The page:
Kathy Lowinger

Kathy Lowinger was only nine months old when she and her parents fled Hungary on Christmas Eve, 1950. They joined the thousands of displaced people adrift in Europe in the aftermath of WWII. They thought they were going to Brazil, where her uncle lived, but at the last minute, they got word that he had moved to a cherry orchard in Grimsby, Ontario. Her parents had never heard of Grimsby, or of Ontario, which ended up being their first home in Canada. Within months, they had moved again, this time to a boarding house in Hamilton’s north end. When Kathy started school, they moved to the west end.

Her childhood was populated by her dog, Lassie, and a herd of imaginary horses. She was in love with Roy Rogers until she was eight. She also loved to read. Thanks to the Westdale branch of the Hamilton Public Library, she devoured books. Her favorite was Louisa May Alcott’s An Old-Fashioned Girl.

Kathy left Hamilton for the University of Toronto to study anthropology in 1968. Although English had always been her favorite subject, she realized early on that people spent whole, satisfactory lives, without knowing or caring what T. S. Eliot meant by “let us go then, you and I.” She wanted a broader world view.

She had always loved anthropology, or ethnography. When she watched Tarzan movies or Westerns, she was more interested in the “natives” than the plot. She wanted to know what they ate, what they wore, what they believed, and she always imagined herself growing up as one of them.

She entered the PhD program at the University of Cambridge and did field work in Antigua. Though she had a completed thesis, she left the academic track and got what she thought would be a temporary job at the Ontario Association for the Mentally Retarded (now called the Ontario Association for Community Living). She loved it and spent a challenging, rewarding, and draining ten years working with advocacy groups.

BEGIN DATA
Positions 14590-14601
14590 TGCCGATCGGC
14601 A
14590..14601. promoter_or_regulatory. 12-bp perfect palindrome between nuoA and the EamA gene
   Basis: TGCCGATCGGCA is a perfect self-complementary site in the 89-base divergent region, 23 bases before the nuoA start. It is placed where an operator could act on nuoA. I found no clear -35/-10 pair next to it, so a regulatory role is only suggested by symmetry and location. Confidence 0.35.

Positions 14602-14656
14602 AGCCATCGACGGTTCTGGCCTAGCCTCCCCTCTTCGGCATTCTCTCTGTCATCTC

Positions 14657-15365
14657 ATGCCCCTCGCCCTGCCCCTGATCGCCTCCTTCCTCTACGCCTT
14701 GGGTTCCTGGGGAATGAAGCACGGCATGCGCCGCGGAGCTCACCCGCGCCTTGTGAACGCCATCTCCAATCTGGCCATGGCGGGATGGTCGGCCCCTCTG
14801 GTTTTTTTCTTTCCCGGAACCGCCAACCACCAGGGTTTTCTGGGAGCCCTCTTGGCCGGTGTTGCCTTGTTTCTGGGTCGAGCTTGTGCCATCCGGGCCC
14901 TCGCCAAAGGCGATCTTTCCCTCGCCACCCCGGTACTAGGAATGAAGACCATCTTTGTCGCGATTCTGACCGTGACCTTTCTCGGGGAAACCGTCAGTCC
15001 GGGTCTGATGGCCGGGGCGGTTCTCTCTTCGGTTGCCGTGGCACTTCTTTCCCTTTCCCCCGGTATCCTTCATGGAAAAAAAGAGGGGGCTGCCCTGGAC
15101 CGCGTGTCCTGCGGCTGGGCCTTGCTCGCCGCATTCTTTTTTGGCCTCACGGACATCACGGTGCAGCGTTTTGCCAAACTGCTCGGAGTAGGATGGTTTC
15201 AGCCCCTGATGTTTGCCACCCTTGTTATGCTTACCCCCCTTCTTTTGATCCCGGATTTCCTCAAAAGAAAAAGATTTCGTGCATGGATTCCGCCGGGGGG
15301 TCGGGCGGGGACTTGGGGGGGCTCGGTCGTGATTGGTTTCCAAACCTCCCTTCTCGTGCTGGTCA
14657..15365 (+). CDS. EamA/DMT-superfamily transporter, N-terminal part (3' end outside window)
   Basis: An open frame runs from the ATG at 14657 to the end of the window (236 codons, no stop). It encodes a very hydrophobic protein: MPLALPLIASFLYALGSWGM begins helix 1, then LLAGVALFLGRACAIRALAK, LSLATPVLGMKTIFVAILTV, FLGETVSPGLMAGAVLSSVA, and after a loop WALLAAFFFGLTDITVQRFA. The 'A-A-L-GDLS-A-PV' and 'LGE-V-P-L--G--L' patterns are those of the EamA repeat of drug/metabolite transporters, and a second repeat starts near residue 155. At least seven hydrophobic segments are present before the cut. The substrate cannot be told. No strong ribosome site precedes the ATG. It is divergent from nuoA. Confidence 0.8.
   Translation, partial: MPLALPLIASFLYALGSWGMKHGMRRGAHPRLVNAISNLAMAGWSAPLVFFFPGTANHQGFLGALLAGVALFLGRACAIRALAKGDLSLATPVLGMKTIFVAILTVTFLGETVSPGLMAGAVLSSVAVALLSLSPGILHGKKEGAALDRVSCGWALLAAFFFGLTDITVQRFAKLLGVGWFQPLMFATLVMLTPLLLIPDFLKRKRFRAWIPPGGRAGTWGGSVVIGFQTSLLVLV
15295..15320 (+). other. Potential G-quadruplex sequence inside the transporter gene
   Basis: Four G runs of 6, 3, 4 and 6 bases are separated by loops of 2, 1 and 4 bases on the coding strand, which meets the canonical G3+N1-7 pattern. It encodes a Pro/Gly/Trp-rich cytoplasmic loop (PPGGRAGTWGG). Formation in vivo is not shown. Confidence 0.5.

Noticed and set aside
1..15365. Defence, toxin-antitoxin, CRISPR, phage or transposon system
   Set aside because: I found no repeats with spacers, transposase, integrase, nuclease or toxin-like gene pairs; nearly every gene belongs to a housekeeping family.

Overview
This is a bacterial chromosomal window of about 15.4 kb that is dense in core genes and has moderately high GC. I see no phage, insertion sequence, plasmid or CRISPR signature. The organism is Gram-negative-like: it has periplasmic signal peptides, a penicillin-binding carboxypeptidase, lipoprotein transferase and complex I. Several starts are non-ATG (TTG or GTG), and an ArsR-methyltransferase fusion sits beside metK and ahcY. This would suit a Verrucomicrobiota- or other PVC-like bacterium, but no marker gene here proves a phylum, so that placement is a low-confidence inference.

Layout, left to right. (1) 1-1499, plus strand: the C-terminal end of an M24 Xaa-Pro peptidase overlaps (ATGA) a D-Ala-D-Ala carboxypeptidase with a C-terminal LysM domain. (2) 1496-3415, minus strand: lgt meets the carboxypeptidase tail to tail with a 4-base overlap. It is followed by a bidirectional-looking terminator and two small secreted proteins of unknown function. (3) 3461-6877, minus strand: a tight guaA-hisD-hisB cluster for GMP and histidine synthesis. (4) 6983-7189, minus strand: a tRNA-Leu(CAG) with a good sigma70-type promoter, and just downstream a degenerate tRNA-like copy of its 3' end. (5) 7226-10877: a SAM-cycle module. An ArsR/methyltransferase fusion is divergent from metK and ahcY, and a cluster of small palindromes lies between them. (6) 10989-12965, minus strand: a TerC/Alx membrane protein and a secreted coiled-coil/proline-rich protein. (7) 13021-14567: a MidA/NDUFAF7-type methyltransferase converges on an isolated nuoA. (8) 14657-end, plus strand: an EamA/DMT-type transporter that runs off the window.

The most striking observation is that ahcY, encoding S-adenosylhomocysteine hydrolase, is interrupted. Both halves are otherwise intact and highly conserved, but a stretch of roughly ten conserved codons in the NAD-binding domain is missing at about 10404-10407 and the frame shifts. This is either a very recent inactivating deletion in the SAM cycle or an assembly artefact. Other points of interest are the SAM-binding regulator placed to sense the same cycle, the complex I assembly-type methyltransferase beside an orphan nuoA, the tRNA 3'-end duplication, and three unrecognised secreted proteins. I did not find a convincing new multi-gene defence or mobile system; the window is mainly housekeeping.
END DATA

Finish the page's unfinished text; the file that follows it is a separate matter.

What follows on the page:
After ten years in human services, she desperately needed a change. She happened to see a small ad for the position of executive director at the Children’s Book Centre. That is how she stumbled into the field of publishing. Five years later, she started a children’s list for Lester & Orpen Dennys, and stayed in children’s publishing for the rest of her career.

She learned to write and to edit from two people. William Manson was her Grade 13 English teacher. He taught his students how to frame material, especially non-fiction, with a formula that she still uses. Her other teacher was the brilliant editor Louise Dennys. When Kathy started her first list, she worked from a table in the corner of Dennys’s office. By listening to her, by osmosis, by mimicry, and by eavesdropping, she was lucky enough to learn to edit from the very best.

Kathy’s first book with Annick, Shifting Sands: Life in the Times of Moses, Jesus, and Muhammad (2014) proved to be a challenging task. “The biggest challenge in writing the book was fighting against reducing three complex religions to a single set of shared core values.”  

Her second book, Give Me Wings! How a Choir of Former Slaves Took on the World (2015) tells the story of Ella Sheppard, a girl born into slavery in the 1800s, who went on to form the Jubilee Singers. The Jubilees influenced modern American music with their spirituals.

Turtle Island: The Story of North America’s First People (2017), co-written with Eldon Yellowhorn, is an ambitious history about North America’s Indigenous people from the Ice Age until the arrival of Europeans in 1492. Kathy teams up again with Eldon in What the Eagle Sees: Indigenous Stories of Rebellion and Renewal (Fall 2019), this time to tell the stories of what Indigenous people did when invaders arrived on their homelands.  

Kathy lives in Toronto with her husband, Bill Harnum, and a menagerie of cats and dogs. In addition to writing, Kathy is a dedicated pianist.